After the resist is stripped, as shown in FIG. 7, the device is ready to be covered with the optical interference layers 80. Optical interference layers are used to improve light reflections. Careful attention is required in constructing these optical interference layers so as not to disturb any underlying devices and posts. The OIL covering is considered to be an optional addition. The added expense of the OIL covering may be avoided in some cases of lower image quality. The LCD-on-silicon device could be completed and used functionally without adding the OIL after the formation of the alignment posts.
The optional optical interference layer coating is composed of multiple layers of insulating material with properties of varying optical indices of refraction, as shown in FIG. 8. Oxides and nitrides have been applied in the fabrication of these multilayer stacks. It is critical to have SiOx as the bottom layer to match the index of refraction of the substrate.
Durable, uniform and reproducible amorphous silicon nitride multilayer coatings deposited by PECVD are known optical interference filters in the near infrared. Optical interference coatings for the visible spectrum made from four or more layers of oxide/nitride/oxide/nitride formed for this application are considered to be novel and worthy for this patent application.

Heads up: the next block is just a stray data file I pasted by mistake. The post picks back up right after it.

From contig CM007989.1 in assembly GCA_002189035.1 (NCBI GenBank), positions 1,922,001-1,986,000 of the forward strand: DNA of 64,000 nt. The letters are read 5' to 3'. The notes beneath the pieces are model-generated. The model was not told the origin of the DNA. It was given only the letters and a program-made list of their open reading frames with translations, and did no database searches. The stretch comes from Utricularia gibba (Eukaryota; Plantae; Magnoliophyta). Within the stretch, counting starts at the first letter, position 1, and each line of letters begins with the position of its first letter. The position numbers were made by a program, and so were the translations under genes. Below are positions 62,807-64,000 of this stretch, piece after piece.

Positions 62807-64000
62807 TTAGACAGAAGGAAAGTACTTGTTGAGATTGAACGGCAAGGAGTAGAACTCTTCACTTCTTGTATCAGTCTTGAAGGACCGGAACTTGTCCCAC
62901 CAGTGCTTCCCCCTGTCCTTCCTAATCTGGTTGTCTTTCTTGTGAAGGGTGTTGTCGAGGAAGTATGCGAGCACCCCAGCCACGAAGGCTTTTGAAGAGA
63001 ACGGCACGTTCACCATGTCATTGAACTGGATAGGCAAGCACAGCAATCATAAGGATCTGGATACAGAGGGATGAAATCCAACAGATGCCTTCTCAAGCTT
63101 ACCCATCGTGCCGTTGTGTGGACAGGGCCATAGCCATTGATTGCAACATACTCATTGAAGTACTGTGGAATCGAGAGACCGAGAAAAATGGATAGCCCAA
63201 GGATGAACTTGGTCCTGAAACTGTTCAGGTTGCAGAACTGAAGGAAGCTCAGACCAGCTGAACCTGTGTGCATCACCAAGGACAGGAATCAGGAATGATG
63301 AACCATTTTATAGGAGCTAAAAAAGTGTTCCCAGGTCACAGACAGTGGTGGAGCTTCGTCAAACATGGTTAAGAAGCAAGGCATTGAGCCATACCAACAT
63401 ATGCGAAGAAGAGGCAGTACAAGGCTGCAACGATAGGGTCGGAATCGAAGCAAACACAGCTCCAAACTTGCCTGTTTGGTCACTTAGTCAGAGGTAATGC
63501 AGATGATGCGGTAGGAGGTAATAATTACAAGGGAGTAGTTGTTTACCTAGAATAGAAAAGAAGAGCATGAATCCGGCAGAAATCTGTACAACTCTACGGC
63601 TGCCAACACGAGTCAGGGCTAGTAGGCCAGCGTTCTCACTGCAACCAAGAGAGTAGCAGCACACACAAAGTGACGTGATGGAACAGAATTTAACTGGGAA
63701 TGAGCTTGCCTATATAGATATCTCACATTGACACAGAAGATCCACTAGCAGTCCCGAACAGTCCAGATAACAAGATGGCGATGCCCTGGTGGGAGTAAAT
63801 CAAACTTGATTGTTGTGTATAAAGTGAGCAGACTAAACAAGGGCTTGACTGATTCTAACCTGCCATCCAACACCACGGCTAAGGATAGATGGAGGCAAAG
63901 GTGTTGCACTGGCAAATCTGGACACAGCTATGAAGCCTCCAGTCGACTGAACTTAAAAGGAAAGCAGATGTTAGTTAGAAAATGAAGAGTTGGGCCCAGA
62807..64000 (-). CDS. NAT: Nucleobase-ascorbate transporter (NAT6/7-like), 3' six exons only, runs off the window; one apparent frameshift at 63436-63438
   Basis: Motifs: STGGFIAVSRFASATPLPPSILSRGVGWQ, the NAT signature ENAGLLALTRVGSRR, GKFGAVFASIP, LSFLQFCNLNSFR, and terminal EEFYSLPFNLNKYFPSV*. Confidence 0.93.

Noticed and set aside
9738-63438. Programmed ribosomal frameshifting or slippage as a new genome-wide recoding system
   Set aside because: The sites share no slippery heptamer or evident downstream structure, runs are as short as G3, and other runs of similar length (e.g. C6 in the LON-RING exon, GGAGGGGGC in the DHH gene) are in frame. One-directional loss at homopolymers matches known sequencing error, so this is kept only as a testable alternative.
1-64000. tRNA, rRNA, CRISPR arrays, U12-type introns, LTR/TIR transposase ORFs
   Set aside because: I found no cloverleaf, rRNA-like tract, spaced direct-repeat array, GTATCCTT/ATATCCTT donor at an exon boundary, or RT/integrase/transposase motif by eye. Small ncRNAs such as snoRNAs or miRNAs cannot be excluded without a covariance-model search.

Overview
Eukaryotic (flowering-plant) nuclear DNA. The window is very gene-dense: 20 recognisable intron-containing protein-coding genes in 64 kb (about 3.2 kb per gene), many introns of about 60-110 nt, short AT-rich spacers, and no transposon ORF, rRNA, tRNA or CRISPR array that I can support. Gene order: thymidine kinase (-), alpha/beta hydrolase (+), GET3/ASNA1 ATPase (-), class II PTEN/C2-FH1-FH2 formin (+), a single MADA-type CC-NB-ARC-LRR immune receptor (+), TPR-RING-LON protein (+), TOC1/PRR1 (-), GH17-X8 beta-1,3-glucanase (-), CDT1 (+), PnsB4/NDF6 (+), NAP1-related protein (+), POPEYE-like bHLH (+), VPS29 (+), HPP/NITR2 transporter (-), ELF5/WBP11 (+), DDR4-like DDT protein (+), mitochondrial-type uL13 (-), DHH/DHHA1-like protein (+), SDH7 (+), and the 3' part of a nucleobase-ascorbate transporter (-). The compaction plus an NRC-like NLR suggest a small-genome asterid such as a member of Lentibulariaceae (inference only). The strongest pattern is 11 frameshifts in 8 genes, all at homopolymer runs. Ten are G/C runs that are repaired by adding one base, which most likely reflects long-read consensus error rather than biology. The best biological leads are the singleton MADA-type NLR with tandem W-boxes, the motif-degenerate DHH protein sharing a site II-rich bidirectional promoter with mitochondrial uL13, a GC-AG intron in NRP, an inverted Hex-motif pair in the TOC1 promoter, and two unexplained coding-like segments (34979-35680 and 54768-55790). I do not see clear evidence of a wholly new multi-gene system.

To attach the wires to the IC via bonding pads, a photoresist mask is formed with openings over the location of the bond pads and the material is removed to metallic layer 41. Then the photomask is removed, leaving the finished device structure shown in FIG. 10.
The existence of numerous alignment posts permits the usage of ultra-thin glass plate or cover over the liquid crystal. This implementation results in lightweight displays for portable applications. Glass covers supported by alignment posts are typically 0.5 millimeters in thickness, and can range from 0.2 to 0.8 millimeters.
While the invention has been particularly shown and described with reference to the preferred embodiments thereof, it will be understood by those skilled in the art that various changes in form and details may be made without departing from the spirit and scope of the invention.
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|Citing Patent||Filing date||Publication date||Applicant||Title|
|US6914658 *||Dec 26, 2002||Jul 5, 2005||Intel Corporation||Method for fabricating a moat around an active pixel area of a microelectronic image projection device|
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|U.S. Classification||349/156, 349/137, 438/30|
|International Classification||G02F1/1362, G02F1/1335, G02F1/136, G02B1/11, G03F7/20, G09F9/00, G02F1/1339|
|Cooperative Classification||G02F1/13394, G02F1/136277, G02F1/133553|
|European Classification||G02F1/1335R, G02F1/1339B|
|Mar 5, 1999||AS||Assignment|
Owner name: CHARTERED SEMICONDUCTOR MANUFACTURING LTD., SINGAP
Free format text: ASSIGNMENT OF ASSIGNORS INTEREST;ASSIGNORS:JIE, SU YONG;YALAMANCHI, RAVI SANKAR;GANG, HAN ZHI;REEL/FRAME:009812/0508
Effective date: 19990213